Not everyone it seems is fully aware of the scale of funds flowing into Federal Hotel’s coffers each year from gambling. It’s all publicly available information, from the Tasmanian Gaming Commission Reports and ASIC returns lodged by Federal Hotels’ parent company Mulawa Holdings Pty Limited.
For the year 2010/11, player losses for table gambling, keno and poker machines (EGMs), the 3 leisure pursuits covered by FH’s monopoly license started to flatten out a wee bit, $256.9 million compared with $253.2 million in the previous year. Pubs and clubs (excluding those owned by FH) ended up with $16.3 million (6%) from commissions net of EGM machine hire and promotion fees, the Government $59.5 million (23%) in taxes and license fees whilst the balance of $181.1 million (70%) landed in FH’s lap.
The above are just the gross income figures. There are of course wages and overhead costs to be paid including in FH’s case, EGM leasing costs and the costs of running the Network gambling business.
The diagram below shows the money flows for 2010/11.
What about FH’s overall profit situation?
• After tax profits were down from $27 million to $21 million.
• Revenue up from $479 million to $515 million, an increase of 7.5%.
• But 2010/11 had a full year for Sapphire (open April 2010) plus additional revenue from 2 gambling dens on the NW Coast, Mackeys Royal Hotel, Latrobe and Furners Hotel, Ulverstone acquired during the year.
• FH now has 330 of the 1279 EGMs in pubs and clubs. The 2 venues added during the year take its total number of pubs with EGMs to 11, all within the top 25 gambling establishment in terms of EGM turnover.
• FH has a further 1280 EGMs in the 2 casinos.
• Disappointing downturn in profits given the problems looming, possible mandatory commitment legislation and bet limits, downturn in the tourism industry and probably most significantly, the rise and rise of internet gambling.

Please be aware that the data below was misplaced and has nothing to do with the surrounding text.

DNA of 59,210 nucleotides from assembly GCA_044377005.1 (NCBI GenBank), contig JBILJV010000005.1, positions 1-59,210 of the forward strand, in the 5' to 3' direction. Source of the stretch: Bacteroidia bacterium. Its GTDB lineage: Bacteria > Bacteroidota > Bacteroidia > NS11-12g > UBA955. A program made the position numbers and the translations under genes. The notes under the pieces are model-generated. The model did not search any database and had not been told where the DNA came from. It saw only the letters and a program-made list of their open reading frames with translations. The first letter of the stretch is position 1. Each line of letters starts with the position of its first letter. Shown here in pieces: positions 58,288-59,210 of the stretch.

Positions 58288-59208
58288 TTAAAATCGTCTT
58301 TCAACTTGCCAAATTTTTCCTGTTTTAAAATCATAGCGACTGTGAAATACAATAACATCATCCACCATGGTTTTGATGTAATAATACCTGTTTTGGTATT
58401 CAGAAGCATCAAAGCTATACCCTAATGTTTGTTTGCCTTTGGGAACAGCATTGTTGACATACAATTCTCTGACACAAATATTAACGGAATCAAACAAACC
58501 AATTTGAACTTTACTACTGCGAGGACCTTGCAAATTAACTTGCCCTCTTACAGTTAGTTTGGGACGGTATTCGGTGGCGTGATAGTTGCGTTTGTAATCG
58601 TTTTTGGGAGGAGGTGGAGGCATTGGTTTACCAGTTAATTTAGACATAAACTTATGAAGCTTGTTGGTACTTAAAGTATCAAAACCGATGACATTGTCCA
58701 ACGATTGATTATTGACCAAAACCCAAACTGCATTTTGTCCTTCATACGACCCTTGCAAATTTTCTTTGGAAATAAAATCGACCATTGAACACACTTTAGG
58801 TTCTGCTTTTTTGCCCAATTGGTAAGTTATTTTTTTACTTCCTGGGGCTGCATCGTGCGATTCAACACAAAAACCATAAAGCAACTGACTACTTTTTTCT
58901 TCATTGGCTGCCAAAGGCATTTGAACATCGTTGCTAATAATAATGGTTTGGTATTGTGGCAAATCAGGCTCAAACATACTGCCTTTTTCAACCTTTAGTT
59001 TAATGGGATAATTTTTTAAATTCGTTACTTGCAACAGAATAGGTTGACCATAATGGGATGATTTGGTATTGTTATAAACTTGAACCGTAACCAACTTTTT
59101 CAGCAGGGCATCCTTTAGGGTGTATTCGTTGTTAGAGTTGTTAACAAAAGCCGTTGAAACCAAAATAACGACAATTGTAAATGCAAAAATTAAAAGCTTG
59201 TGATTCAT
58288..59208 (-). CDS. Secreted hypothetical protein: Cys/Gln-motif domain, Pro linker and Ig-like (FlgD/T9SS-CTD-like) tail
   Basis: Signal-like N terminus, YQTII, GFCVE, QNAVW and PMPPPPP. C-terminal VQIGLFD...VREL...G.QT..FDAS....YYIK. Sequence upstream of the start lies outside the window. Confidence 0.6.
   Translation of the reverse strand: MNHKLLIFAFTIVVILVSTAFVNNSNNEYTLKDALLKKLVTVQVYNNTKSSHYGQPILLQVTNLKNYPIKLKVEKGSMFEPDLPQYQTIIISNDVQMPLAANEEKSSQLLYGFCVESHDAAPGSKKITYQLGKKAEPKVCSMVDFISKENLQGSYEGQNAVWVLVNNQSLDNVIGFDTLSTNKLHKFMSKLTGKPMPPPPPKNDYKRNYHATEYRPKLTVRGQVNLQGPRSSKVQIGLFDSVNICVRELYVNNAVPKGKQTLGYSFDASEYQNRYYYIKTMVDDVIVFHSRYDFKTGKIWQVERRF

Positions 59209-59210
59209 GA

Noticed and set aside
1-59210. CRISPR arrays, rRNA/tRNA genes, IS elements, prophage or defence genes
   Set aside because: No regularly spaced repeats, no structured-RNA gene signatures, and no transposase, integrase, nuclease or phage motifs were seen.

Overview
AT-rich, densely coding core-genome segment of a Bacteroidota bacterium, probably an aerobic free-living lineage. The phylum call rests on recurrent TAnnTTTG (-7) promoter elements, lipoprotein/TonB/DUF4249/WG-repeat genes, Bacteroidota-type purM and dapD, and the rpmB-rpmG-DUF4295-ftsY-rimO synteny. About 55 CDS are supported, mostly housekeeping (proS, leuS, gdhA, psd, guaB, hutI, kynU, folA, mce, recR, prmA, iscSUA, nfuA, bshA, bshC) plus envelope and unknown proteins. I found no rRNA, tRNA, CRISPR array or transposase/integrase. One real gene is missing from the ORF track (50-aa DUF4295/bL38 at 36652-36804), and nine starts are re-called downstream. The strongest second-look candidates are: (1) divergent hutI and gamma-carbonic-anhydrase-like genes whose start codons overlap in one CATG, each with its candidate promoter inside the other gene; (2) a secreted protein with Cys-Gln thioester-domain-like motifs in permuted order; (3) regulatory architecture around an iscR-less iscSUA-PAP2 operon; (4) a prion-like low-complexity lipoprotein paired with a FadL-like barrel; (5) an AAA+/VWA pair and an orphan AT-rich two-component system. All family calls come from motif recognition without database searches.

• Operating cash flow was $66 million but after including interest and lease payments on EGMs only $37 million was available to fund capital upgrades and dividends.
• Bank borrowings were up by $19 million to $200 million, coincidentally almost the same as the dividends of $18 million paid to the 6 shareholders, members of the Farrell family.
• The total dividends paid over the last 6 years is now $97 million. Bank borrowings are up by $117 million over the same period.
• FH’s bankers (ANZ) must be starting to show some concern with the level of borrowings, as the value of the business is particularly influenced by the profits from gambling.
• A further dividend of $15 million was due to be paid by the end of calendar year 2011.
• Borrowing to pay dividends is not normally regarded as a prudent move. No doubt FH will construe the borrowing as needed to fund the purchase of the 2 pubs from the Goodstone Group.
• The cash purchase price for the 2 pubs was $33 million, $15 million was for goodwill, $17 million for land and buildings and the balance for stock and plant.
• Pubs with a dominant line of pokies sell for a multiple of 9 or 10 times earnings (at least they did a year ago) so the 2 additional pubs which cost $33 million should add $3 million to the bottom line before tax for a full year.
• As well as bank borrowings FH owes $45 million on its EGMs. These are hired to pubs and clubs and used in its own establishments.
• The amount spent on new plant and equipment during the year fell to $5 million, a noticeable drop from the prior year. The average capex over the last 5 years has been $11 million. Hotels are a capital intensive industry and continual updating of facilities is required to maintain standards. Maybe FH is feeling the cash flow pressure?
• Employment in the group fell from 2,038 to 2,016 over the year, despite the increased number of pubs, a sure sign that things are tougher.
• There would be a huge fire sale if ever FH lost its pokies. Without the pokies the business would struggle to service $30m to $50 m of debt. And dividends would disappear.
• There can be little doubt that pokie revenue has enabled FH to run high profile marketing promotional campaigns that have had spin off benefits for the Tasmanian tourism industry. Apart from the obvious questions about the equity of gambling taxes and the social harm inflicted, has the implicit subsidy which I suspect to be roughly $10 million per annum by virtue of its monopoly licenses, produced an optimal return for the Tasmanian tourism industry, rather than merely feathering the nests of a few interstate shareholders? It would indeed be interesting to compare the levels of assistance including implicit assistance given to say Saffire, Barnbougle and MONA (all added as tourist drawcards at roughly the same time) with the outcomes produced by those businesses?
(The above figures update the 2009/10 figures used in the more substantive article Winners and Losers, posted a year ago).